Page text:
The poll’s uncertainty about near-term and future production reflects the growing challenge of maintaining sufficient, risky investment to keep the market adequately supplied, with a cushion of spare capacity, in the face of an increasingly tough technical environment. 
    

 http://graphics.thomsonreuters.com/ce-insight/OIL-POLL.xls 
 http://graphics.thomsonreuters.com/ce-insight/OIL-FORECASTS.pdf 

The danger of a lost generation

– Christopher Swann is a Reuters columnist. The views expressed are his own —

NEW YORK, July 24 (Reuters) – For the first time in three generations, Americans across the nation are facing the threat of long-term unemployment. Already more than one in four jobless Americans have now been out of work for more than six months, the highest level since records began in 1948.

GM dumps Chinese in Opel race, standoff looms

Two things Opel junkies need to know in today’s news.

1) General Motors has dumped Chinese state-owned carmaker BAIC’s long-shot bid to take over GM’s main European arm. That leaves a two-horse race between Canadian-Austrian car parts maker Magna and Belgium-based financial investor RHJ, loosely associated with U.S. private equity firm Ripplewood.

2) The two trustees appointed by the German authorities to a board overseeing Opel in its transition to new ownership are refusing to toe Berlin’s line that Magna’s bid is the only game in town (according to an intriguing Reuters sources story).

Tax-happy French eye carbon tax

Cynics say the French never saw a market they didn’t want to regulate, or an economic activity they didn’t want to tax. Now this levy-happy nation, with one of the highest fiscal burdens in the world, is eying a new target for taxation: carbon. And in this case, they may just be right.

Former Prime Minister Michel Rocard, a moderate Socialist commissioned by conservative President Nicolas Sarkozy, will present a report on Friday calling for a carbon tax on fossil fuels used in transport and heating (hat tip Les Echos). Speaking on France Inter radio, Rocard confirmed the broad outlines of his complex proposal, which would return some of the proceeds of the “Climate Energy Contribution” in a “temporary and partial” payment to poor households, the elderly and people living in remote areas who are dependent on their cars. The goal would be to preserve the “price signal” needed to change consumer behaviour and reduce emissions of carbon dioxide, the greenhouse gas most blamed for global warming.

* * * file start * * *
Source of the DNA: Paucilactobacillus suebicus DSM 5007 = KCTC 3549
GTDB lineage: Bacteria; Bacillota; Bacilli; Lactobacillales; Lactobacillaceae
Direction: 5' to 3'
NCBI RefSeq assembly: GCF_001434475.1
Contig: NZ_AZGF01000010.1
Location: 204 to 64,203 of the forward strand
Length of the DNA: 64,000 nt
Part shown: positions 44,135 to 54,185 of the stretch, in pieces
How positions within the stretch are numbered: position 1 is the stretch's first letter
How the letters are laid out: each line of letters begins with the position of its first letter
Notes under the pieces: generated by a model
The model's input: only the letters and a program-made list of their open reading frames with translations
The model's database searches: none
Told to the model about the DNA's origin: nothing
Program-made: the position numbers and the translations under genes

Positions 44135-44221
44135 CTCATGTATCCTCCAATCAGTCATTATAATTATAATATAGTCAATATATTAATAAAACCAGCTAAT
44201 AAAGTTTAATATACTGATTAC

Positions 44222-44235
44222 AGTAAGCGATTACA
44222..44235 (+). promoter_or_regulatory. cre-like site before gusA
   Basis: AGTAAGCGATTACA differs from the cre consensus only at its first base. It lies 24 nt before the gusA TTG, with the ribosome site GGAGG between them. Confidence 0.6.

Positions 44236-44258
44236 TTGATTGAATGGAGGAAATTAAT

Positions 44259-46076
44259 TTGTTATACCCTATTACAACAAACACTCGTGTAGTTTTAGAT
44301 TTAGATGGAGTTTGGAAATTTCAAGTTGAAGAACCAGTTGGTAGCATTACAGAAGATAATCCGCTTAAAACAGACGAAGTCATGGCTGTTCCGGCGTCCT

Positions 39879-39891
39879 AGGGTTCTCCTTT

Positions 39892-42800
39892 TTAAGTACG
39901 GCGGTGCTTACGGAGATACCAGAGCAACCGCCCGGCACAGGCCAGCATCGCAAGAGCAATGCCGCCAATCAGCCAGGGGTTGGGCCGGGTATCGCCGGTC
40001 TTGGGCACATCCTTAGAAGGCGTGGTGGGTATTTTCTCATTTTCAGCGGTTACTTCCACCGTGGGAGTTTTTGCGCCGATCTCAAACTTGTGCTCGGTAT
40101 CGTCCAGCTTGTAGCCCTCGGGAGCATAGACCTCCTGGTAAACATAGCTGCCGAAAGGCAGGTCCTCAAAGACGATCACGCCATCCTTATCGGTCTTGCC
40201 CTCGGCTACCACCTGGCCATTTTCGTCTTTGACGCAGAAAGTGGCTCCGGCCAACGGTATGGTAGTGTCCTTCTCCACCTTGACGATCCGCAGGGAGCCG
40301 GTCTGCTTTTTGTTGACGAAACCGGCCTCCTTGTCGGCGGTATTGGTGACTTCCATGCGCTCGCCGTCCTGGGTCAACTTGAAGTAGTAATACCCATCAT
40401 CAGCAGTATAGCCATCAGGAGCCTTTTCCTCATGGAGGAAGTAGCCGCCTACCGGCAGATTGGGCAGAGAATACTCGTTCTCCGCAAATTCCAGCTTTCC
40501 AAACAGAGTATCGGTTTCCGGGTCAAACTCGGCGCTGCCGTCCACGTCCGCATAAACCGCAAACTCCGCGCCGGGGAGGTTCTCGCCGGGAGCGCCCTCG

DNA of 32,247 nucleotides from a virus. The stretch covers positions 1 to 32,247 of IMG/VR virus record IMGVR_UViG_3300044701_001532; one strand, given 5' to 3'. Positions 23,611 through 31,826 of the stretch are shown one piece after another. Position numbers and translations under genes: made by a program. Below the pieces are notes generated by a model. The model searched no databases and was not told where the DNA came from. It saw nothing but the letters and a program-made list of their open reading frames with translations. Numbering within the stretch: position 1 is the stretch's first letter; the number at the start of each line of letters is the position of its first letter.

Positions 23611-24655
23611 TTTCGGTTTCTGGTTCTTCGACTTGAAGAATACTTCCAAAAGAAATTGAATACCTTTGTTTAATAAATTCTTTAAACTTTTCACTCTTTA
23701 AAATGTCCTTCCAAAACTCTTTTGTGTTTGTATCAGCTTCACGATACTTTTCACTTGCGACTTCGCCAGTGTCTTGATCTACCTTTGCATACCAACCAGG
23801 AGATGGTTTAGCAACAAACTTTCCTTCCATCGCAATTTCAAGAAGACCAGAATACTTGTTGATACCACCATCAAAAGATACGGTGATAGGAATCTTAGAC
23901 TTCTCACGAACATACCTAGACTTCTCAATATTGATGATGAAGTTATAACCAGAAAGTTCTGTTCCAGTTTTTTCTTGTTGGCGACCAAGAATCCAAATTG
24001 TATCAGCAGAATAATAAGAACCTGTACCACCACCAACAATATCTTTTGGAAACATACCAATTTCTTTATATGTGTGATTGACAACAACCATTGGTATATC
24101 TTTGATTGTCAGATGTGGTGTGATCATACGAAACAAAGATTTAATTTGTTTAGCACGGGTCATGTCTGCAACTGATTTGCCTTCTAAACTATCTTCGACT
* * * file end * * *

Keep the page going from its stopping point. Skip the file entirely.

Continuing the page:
Polish EU vision breaks the mould

At last — a Polish vision of the future of the European Union that does not involve refighting
World War Two or dying in a ditch for outsized voting rights.

In a thoughtful report entitled “Europe can do better”, a group of eminent Poles, including two former foreign ministers and a former central banker, offer a blueprint for Poland to partner EU heavyweight Germany in advancing European integration.  Even if some of the proposals look unrealistic, Berlin would do well to grasp the outstretched hand from Warsaw and explore common ground.

Goldman’s trading secret

LONDON, July 22 (Reuters) – Goldman Sachs last week reported record net revenues from trading and principal investments ($10.8 billion) during the three months ending June, with the major contribution coming from the fixed income, currencies and commodities segment ($6.8 billion).

Most commentators ascribe the firm’s stunning performance, and strong results reported by some of its peers to luck (a rising market lifts all boats); brilliance (trading strategies that are just smarter than everyone else); being one of the last men standing (benefiting from the lessening of competition in many of the markets in which Goldman operates); or some combination of all three.

Biden, Georgia, Ukraine and war

Officially, U.S. Vice President Joe Biden is visiting Ukraine and Georgia this week to balance President Barack Obama’s warming relations with Russia and reassure Kiev and Tbilisi that Washington still supports their aspirations to join NATO (but in slow motion, please). Unofficially, his mission is to try to prevent another war in an unstable region that Russia regards as its backyard.

If that sounds over-dramatic, it’s not because hostilities look imminent in either country. Georgia is licking its wounds from last year’s August war over South Ossetia. Ukraine is mired in domestic power struggles ahead of a presidential election next January. And Moscow, while determined to reassert its influence in the former Soviet republics, has enough on its hands with the severe economic fallout from the financial crisis. A major Russian military exercise in the region was well flagged in advance and passed off without leaving raised troop levels or unusual military activity. 

  •